At the start of this week I had completed implementing the point cloud generation algorithm, and now with both ICP completed by Jeremy for single-object multiple-scans and mesh triangulation completed by Chakara, I could begin writing a program to verify our accuracy requirement on simulated 3D scans.
Our accuracy requirement is as follows: 90% of non-occluded points must be within 2% of the longest axis to the ground truth model. 100% of non-occluded points must be within 5% of the longest axis to the ground truth model.
The first thing to do is to figure out how to find the distance between scanned points and the ground truth mesh. This is done by utilizing the ICP algorithm we already implemented to align the mesh. The procedure is as follows:
- Sample both the scanned mesh and the ground truth mesh uniformly to generate point clouds of their surfaces.
- Iterate ICP to generate a transformation matrix from the scanned mesh to the ground truth mesh.
- Apply the transformation to each vertex of the scanned mesh to align it to the same rotation/translation as the ground truth mesh.
The need for this alignment is that the ground truth mesh can be oriented differently than our scanned copy, and before we can evaluate how different the meshes are they must be overlaid on each other. The following image is a demonstration of the success of this mesh alignment:
Here the grey represents the ground truth mesh, and the white is the very closely overlaid scanned mesh. As you can tell the surface triangles weave in and out of the other mesh, so they are quite closely aligned.
Now that both meshes are aligned, we need to compute the distance of each vertex of the scanned mesh to the entirety of the ground truth mesh. The algorithm is as follows to compute the distance of a point to a mesh:
- For each vertex of the scanned mesh
- For each triangle of the ground truth mesh
- Determine the distance to the closest point of that triangle
- Determine the minimum distance to the ground truth mesh out of all the triangles
- Determine the number of distances farther than 2% of the longest axis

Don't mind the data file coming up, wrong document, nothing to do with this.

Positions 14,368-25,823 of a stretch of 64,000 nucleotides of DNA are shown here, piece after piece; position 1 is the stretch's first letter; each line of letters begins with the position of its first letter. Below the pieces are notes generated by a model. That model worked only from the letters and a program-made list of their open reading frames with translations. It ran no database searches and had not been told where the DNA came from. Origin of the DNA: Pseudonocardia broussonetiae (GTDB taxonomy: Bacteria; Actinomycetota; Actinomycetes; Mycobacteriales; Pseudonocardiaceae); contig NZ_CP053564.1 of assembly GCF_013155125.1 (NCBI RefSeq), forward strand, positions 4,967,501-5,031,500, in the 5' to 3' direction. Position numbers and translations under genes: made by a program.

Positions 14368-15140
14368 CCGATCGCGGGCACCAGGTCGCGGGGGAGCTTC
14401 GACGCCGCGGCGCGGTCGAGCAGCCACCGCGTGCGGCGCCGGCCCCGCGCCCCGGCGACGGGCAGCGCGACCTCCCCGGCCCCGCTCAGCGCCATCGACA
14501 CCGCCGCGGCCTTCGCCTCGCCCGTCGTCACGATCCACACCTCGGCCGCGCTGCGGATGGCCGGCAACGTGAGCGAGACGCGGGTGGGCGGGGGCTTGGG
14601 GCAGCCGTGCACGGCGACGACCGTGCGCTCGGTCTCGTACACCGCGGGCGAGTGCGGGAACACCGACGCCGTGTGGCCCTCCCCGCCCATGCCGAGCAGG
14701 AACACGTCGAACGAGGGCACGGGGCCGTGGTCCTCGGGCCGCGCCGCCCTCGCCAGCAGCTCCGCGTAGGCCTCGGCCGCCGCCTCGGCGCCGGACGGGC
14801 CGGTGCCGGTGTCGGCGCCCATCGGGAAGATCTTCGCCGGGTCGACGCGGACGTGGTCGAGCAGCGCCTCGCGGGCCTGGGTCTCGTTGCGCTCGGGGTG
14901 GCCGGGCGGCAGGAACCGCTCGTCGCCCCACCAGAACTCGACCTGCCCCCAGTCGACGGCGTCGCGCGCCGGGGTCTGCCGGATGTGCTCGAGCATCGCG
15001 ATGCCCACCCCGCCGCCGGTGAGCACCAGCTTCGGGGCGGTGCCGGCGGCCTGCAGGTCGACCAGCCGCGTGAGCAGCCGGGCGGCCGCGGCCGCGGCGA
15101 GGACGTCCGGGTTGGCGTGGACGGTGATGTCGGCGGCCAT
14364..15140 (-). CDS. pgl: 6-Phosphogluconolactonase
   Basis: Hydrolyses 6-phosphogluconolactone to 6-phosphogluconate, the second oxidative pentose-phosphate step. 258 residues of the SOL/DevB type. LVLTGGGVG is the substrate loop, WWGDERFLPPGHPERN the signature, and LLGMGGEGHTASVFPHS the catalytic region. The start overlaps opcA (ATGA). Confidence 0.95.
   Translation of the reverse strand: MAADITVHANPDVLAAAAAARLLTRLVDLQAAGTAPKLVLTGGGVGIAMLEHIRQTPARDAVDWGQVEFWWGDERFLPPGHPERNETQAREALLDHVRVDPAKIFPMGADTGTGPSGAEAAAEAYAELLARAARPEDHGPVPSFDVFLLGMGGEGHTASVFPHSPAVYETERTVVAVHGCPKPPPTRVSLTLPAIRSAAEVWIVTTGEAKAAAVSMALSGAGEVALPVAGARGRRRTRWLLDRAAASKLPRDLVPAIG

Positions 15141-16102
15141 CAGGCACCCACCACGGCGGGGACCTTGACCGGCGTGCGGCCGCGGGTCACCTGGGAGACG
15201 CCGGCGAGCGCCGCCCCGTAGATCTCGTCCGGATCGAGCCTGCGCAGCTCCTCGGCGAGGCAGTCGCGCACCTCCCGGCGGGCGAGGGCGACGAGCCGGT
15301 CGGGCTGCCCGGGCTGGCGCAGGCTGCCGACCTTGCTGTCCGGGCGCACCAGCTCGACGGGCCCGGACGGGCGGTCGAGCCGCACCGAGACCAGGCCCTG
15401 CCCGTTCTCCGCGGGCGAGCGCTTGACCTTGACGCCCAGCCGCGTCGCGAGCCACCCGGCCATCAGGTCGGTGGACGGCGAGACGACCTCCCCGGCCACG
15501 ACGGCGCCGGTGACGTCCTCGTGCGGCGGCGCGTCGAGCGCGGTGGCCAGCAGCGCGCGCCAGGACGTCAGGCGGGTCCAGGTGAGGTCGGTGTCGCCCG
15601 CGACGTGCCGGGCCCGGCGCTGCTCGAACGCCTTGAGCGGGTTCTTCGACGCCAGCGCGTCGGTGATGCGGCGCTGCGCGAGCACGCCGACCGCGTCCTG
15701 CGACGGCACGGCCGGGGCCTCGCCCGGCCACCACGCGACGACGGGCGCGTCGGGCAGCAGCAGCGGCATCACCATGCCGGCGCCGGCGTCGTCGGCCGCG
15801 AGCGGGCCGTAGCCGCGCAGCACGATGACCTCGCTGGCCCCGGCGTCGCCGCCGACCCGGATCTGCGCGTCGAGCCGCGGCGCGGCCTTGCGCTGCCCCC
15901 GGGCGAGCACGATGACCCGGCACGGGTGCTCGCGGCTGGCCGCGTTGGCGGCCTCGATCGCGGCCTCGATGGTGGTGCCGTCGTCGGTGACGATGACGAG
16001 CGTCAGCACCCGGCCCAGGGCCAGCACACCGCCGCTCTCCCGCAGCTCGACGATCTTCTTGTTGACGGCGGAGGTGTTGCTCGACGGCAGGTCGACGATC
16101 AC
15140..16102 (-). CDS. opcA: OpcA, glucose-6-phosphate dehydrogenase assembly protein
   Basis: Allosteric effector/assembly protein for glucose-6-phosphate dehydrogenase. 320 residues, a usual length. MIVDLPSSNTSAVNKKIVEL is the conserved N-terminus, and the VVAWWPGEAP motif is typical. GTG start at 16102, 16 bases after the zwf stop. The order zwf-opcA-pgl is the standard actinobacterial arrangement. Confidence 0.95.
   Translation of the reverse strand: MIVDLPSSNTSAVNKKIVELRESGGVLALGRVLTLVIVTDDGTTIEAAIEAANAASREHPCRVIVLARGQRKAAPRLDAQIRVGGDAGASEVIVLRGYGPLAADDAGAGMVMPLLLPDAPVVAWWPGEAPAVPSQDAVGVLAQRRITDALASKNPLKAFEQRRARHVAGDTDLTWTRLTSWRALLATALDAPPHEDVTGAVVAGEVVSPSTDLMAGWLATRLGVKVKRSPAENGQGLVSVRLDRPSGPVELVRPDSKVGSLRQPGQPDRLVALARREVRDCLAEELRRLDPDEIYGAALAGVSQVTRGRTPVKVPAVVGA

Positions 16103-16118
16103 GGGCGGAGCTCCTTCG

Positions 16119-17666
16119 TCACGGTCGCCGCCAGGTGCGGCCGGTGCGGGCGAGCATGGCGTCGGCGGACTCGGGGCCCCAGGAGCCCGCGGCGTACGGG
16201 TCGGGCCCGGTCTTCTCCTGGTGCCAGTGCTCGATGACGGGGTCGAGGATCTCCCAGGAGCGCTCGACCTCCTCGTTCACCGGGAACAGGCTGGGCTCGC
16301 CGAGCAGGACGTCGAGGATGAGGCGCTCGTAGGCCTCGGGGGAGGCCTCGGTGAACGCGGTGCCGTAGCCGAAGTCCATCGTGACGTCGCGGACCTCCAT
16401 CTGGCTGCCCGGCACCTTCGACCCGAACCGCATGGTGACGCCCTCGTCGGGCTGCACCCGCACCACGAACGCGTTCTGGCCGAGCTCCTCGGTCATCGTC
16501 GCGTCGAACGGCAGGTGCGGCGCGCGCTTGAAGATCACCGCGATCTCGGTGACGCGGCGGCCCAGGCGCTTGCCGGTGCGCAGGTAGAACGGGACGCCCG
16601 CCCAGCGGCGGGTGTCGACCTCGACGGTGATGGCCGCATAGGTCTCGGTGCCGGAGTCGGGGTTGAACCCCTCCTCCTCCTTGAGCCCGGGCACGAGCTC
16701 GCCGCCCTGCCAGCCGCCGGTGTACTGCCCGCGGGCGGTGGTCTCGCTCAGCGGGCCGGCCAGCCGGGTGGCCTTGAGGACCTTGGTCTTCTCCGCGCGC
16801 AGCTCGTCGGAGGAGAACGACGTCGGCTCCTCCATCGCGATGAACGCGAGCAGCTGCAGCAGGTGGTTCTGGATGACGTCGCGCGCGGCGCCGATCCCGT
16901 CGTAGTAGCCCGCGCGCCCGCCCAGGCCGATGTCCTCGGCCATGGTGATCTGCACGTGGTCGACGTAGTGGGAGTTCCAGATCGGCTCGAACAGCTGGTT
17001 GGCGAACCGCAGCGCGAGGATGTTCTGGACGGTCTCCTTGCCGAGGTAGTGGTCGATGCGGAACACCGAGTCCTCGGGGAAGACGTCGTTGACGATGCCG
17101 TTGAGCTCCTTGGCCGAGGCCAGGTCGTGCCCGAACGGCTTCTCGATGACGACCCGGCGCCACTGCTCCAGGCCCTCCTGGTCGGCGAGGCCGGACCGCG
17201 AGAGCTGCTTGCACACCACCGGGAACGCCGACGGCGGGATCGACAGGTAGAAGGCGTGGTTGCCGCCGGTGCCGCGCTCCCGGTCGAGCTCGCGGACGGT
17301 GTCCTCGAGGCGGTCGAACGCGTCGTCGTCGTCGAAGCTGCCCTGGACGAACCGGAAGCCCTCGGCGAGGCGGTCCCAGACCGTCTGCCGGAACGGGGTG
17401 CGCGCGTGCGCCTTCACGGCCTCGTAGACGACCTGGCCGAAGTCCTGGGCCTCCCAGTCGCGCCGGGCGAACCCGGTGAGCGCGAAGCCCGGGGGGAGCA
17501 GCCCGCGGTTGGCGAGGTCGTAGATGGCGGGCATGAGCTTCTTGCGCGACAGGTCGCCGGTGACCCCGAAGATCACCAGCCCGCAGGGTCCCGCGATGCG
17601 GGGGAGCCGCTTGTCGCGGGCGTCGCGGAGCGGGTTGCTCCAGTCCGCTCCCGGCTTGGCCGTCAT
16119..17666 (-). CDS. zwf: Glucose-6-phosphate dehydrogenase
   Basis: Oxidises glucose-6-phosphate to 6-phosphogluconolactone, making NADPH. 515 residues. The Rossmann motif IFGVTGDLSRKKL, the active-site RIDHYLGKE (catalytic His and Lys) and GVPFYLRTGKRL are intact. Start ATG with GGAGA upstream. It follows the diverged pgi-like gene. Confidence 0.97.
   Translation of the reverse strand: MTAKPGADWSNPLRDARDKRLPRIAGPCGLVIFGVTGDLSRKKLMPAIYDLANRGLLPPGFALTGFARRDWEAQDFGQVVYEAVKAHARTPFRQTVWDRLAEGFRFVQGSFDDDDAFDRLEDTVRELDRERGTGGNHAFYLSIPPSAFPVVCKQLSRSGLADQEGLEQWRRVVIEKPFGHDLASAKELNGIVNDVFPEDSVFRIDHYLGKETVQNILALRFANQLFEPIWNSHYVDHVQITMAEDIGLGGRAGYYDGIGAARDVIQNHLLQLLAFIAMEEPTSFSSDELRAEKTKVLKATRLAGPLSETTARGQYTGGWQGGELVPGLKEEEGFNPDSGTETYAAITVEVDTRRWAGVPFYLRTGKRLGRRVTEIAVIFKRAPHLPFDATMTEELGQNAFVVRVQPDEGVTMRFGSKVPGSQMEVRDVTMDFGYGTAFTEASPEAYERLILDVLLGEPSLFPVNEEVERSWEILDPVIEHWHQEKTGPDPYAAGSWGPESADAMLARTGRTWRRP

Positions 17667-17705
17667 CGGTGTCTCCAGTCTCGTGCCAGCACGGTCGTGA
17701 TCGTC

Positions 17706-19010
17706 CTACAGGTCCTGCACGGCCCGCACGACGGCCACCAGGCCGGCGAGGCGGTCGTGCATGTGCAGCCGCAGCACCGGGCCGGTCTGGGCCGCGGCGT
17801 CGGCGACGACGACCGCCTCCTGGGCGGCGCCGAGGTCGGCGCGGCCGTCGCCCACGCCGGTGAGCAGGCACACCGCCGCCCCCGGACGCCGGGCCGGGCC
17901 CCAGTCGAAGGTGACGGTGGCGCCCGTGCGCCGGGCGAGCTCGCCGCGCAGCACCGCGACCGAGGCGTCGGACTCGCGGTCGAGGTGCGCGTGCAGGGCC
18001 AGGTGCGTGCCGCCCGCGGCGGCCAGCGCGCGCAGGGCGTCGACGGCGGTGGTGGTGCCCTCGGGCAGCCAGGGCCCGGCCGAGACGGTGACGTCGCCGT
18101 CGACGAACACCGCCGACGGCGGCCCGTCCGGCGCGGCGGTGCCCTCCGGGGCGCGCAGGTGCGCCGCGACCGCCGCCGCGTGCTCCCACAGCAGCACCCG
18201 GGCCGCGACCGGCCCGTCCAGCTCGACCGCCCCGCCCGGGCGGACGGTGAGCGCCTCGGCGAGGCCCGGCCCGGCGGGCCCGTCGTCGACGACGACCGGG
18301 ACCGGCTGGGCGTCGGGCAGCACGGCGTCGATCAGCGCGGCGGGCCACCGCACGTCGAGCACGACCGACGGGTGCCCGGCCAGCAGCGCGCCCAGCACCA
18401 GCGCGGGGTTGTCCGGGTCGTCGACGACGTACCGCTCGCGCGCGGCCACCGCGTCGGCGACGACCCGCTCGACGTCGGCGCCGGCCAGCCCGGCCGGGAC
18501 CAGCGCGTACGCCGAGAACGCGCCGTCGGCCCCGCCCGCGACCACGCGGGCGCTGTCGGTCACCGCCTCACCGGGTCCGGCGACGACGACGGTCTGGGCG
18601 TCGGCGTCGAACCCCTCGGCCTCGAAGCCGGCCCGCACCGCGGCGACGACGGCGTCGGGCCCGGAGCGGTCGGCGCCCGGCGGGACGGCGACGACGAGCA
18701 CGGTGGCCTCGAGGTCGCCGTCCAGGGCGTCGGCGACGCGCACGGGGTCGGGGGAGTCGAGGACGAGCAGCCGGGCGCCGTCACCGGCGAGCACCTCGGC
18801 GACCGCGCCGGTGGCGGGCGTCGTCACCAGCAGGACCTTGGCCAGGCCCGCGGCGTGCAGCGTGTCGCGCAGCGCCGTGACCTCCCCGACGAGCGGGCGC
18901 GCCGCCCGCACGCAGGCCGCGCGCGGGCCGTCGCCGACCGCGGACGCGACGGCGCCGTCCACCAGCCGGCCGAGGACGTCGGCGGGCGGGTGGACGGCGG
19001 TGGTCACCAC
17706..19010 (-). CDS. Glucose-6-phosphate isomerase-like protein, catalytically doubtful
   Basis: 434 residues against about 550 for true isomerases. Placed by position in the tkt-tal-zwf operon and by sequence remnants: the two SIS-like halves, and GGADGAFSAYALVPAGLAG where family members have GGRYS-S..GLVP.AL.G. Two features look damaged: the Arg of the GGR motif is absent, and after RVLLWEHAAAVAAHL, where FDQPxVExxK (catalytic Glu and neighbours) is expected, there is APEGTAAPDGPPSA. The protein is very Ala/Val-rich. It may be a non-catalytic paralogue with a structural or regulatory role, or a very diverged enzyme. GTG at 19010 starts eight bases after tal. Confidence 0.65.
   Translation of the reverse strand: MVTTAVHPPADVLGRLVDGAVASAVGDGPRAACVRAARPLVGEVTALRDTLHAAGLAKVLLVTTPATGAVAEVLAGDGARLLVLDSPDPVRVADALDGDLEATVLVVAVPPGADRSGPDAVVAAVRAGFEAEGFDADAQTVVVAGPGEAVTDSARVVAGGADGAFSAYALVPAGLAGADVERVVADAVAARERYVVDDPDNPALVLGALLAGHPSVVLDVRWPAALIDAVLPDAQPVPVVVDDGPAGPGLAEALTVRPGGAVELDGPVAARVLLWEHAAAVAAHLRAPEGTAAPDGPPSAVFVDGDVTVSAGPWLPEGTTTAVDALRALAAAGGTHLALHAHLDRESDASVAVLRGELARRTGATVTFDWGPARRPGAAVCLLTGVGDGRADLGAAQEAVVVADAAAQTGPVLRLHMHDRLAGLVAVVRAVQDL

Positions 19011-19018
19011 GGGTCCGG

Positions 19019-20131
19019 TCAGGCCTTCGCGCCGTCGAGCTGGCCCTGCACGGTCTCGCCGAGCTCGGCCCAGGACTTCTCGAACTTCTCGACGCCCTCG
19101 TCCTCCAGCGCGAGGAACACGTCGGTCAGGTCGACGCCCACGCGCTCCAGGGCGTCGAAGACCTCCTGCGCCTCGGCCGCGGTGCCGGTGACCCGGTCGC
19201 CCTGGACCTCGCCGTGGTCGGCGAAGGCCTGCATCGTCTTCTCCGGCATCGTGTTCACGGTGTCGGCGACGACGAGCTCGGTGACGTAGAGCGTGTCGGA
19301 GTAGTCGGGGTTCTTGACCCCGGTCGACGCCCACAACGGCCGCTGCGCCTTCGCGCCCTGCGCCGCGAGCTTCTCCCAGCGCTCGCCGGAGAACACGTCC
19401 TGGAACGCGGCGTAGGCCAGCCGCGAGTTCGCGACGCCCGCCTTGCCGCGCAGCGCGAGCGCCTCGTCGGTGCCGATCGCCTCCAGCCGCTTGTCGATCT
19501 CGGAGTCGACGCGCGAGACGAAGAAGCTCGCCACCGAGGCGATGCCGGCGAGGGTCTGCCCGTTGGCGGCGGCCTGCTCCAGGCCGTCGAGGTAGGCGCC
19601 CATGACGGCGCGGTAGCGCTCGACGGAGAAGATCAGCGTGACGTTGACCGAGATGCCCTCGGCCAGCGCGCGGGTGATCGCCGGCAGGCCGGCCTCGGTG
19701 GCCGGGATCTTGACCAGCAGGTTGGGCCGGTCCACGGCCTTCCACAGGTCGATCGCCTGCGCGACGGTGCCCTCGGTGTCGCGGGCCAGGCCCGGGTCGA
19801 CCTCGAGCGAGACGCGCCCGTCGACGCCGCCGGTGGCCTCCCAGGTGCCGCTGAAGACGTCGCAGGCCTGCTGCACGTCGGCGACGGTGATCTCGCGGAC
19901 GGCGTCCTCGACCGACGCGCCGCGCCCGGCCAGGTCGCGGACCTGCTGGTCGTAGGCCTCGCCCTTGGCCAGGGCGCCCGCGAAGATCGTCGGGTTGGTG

- Determine the number of distances farther than 5% of the longest axis
- If the number of distances farther than 2% of the longest axis is more than 10% (100% – 90%) of the number of points, accuracy requirement has failed
- If any distances are farther than 5% of the longest axis, accuracy requirement has failed.
- Otherwise, verification has passed successfully, and accuracy requirements are met for the scan. Note that occlusion points are not considered since they can be accounted for by performing single-object multiple-scans using ICP.
This looks good, but the double for loop incurs a significant performance cost. We are ignoring this cost since the speed of verification is not important to any of our requirements (this cost can be alleviated by the use of a kd-tree or similar to partition the triangles into a hierarchy).
Finally, we are left with the question of how we can determine the distance of a point to the closest point on a triangle. The procedure to do this is to project the point onto the plane of the triangle, then determine which region of the triangle the point is in on the plane, and finally based on that region perform the correct computation. The regions are illustrated below for the 2D case:
The computation is as follows for each of these cases:
- Inside the triangle, the point distance is the distance from the point to the plane
- To the line segment, the distance is the hypotenuse of the distance to the plane and the distance from the point on the plane to the line segment. This distance is computed by subtracting the portion of the vector from the projected point to a vertex that is parallel to the segment.
- To a point of the triangle, the distance is the hypotenuse of the distance to the plane and the distance from the point on the plane to the point of the triangle.
There were a couple implementation hurdles, such as figuring out how to extract triangle data from the mesh object. Specifically, the triangles property is an array of 3-tuples where each element corresponds to an index to a vertex in the vertices array. In this way triangles can be reconstructed by utilizing both of these arrays. Below is a sample of code to perform the distance computation from a point to a mesh, the point to triangle computation is quite complicated and is not posted here:
With all of this now implemented, we can perform verification of our scans to check that they meet the accuracy requirements. However, this verification process takes a significant amount of time, so I may in the next week optimize it to use a tree data structure.
My part of the project is on schedule for now, and at this moment we are preparing some examples for our in-lab demo on Monday. This next week I hope to optimize the verification process, test on a larger datasets of multiple objects, and overall try to optimize and streamline the scanning and verification processes. I do not see significant risks at the moment as our scans so far are meeting the accuracy requirements. I will also plan to acquire significant data regarding how accurate our scans are, and compile that data into a form that we can analyze to determine what weaknesses our current system has.